Learn how to find average acceleration in physics in this article. It is a crucial topic in kinematics. Let us begin with a basic overview of the idea of acceleration in physics.

##### Key Takeaways

- Remember that acceleration is a vector quantity with both magnitude and direction.
- Use the formula

$a_{\text{avg}} = \frac{(v_f – v_i)}{(t_f – t_i)}$

to find the average acceleration. - Remember the units for acceleration (m/s²) and ensure your calculations are consistent with these units.
- Positive acceleration indicates an increase in velocity, while negative acceleration indicates a drop in velocity.

## Finding average acceleration

### Introduction to Acceleration

Acceleration is a measure of how quickly an object’s velocity changes. It indicates the rate at which an object accelerates or decelerates. Acceleration is a vector quantity in physics, which means it has both magnitude (size) and direction. Acceleration is measured in meters per second squared $(m/s^2)$.

### Average Acceleration Formula

The average acceleration is calculated by dividing the change in velocity by the change in time. It is represented mathematically as:

$a_{avg} = \frac{v_f – v_i}{t_f – t_i}$

where:

$a_avg$ is the average acceleration

$v_f$ is the final velocity

$v_i$ is the initial velocity

$t_f$ is the final time

$t_i$ is the initial time

It is important to note that if the velocity of an object increases over time, the average acceleration will be positive. The average acceleration will be negative if the velocity decreases over time.

##### Example Problem

To better understand the concept of average acceleration, consider the following example:

**Consider a car that starts from rest and accelerates to 30 m/s in 10 seconds. Find the average acceleration of the car.**

Given:

Initial velocity (v_i): 0 m/s (since the car starts from rest)

Final velocity (v_f): 30 m/s

Initial time (t_i): 0 s (assuming time starts when the car begins to move)

Final time (t_f): 10 s

Using the formula:

$a_{\text{avg}} = \frac{(v_f – v_i)}{(t_f – t_i)}$

$a_{\text{avg}} = \frac{(30 \text{ m/s} – 0 \text{ m/s})}{(10 \text{ s} – 0 \text{ s})}$

$a_{\text{avg}} = \frac{(30 \text{ m/s})}{10 \text{ s}}$

$a_{\text{avg}} = 3 \text{ m/s}^2$

The average acceleration of the car is 3 m/s².

### Different ways to find average acceleration

There are different ways to find average acceleration, depending on the available information and the specific situation. Here, we will discuss three common methods to find average acceleration:

- Using the formula for average acceleration
- From a velocity-time graph
- Using equations of motion

**Using the formula for average acceleration**

As explained previously, we can use the formula $a_{\text{avg}} = \frac{(v_f – v_i)}{(t_f – t_i)}

$ to calculate the average acceleration when we have information about the initial and final velocities and the initial and final times.

** Example:** A car accelerates from 0 m/s to 20 m/s in 5 seconds. Find its average acceleration.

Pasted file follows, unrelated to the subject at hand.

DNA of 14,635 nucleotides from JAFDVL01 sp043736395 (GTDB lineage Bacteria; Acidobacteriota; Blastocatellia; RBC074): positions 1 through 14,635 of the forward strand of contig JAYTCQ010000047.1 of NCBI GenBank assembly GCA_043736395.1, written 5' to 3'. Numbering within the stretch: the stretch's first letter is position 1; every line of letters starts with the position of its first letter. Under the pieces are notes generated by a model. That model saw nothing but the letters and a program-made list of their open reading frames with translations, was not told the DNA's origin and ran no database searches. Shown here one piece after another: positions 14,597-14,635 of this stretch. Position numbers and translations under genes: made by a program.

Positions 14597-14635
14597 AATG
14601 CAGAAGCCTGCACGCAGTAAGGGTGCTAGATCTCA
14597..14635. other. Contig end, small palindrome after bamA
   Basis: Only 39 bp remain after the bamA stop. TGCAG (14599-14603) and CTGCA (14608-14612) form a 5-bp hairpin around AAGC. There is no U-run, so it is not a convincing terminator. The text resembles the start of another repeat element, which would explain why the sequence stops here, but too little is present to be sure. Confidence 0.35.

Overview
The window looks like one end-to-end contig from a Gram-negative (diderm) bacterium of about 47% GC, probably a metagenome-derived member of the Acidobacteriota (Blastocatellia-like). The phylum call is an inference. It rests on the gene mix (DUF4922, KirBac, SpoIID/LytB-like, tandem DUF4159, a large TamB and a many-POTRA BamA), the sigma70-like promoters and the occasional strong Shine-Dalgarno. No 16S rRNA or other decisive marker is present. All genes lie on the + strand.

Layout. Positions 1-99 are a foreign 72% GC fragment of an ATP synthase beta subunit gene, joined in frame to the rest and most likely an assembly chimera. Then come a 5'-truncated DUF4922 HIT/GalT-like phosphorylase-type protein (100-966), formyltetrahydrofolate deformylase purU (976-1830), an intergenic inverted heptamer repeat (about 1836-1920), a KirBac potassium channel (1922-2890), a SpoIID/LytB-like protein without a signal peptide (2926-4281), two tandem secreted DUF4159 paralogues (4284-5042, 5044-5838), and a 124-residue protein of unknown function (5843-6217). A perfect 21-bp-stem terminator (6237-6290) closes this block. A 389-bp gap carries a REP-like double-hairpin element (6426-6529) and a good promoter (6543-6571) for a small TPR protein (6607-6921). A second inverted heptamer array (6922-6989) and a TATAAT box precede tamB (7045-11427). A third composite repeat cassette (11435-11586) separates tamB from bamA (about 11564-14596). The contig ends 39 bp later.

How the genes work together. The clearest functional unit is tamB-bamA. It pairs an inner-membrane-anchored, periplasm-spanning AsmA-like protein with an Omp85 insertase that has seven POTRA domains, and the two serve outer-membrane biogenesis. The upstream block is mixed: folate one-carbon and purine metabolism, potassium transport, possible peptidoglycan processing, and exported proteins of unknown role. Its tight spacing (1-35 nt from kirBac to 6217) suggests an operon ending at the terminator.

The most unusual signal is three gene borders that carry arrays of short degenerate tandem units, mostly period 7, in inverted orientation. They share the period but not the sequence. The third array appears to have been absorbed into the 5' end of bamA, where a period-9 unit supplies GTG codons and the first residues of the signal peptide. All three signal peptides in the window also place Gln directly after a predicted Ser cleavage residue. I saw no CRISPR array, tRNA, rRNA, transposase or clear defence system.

Using the formula:

$a_{\text{avg}} = \frac{(20 \text{ m/s} – 0 \text{ m/s})}{(5 \text{ s} – 0 \text{ s})}$

gives

$a_{\text{avg}} = \frac{20 \text{ m/s}}{5 \text{ s}}$

$a_{\text{avg}} = 4 \text{ m/s}^2$

**From a velocity-time graph**

If we have a graph that plots an object’s velocity against time, we can find the average acceleration by calculating the slope of the line connecting the initial and final points.

** Example:** Consider a velocity-time graph where a car starts at 0 m/s and reaches 20 m/s in 4 seconds.

In this case, the slope (rise/run) equals the change in velocity $20 \text{ m/s} – 0 \text{ m/s}$ divided by the change in time $4 \text{ s} – 0 \text{ s}$.

The average acceleration is, therefore,

$a_{\text{avg}} = \frac{20 \text{ m/s}}{4 \text{ s}}$

$a_{\text{avg}} = 5 \text{ m/s}^2$

**Using equations of motion**

When we have information about an object’s displacement and time but not its final velocity, we can use the equations of motion to find the average acceleration. For uniformly accelerated motion, one such equation is:

$v_f^2 = v_i^2 + 2a(x_f – x_i)$

where:

$v_f$ is the final velocity

$v_i$ is the initial velocity

$a$ is the average acceleration

$x_f$ is the final position

$x_i$ is the initial position

** Example: **A car starts from rest and covers a distance of 50 meters in 10 seconds. Find its average acceleration.

First, use the equation of motion to find the final velocity:

$v_f^2 = 0 \text{ m/s}^2 + 2a(50 \text{ m} – 0 \text{ m})$

We need to find $a$

Rearrange the equation to solve for $a$:

$a = \frac{v_f^2}{2 \cdot 50 \text{ m}}$

Since we don’t have the final velocity, we can use another equation of motion to find it:

$x_f = x_i + v_i \cdot t + 0.5 \cdot a \cdot t^2$

Rearrange to solve for $v_f$:

$v_f = \frac{x_f – x_i – 0.5 \cdot a \cdot t^2}{t}$

Here,

$v_f = \frac{50 \text{ m} – 0 \text{ m} – 0.5 \cdot a \cdot (10 \text{ s})^2}{10 \text{ s}}$

Square the above expression and substitute it back into the first equation to solve for $a$. After simplifying, we get

$a = 1 \text{ m/s}^2$

These are three different ways to find average acceleration, depending on the available information and the specific situation.

**The Importance of Sign Convention**

- Average acceleration problems need the correct use of signs.
- Positive and negative signs show directions (left-right, up-down).
- Using signs right helps get correct answers.
- Look at the problem’s context and coordinate system.
- Choose the proper sign convention for the situation.

### Quiz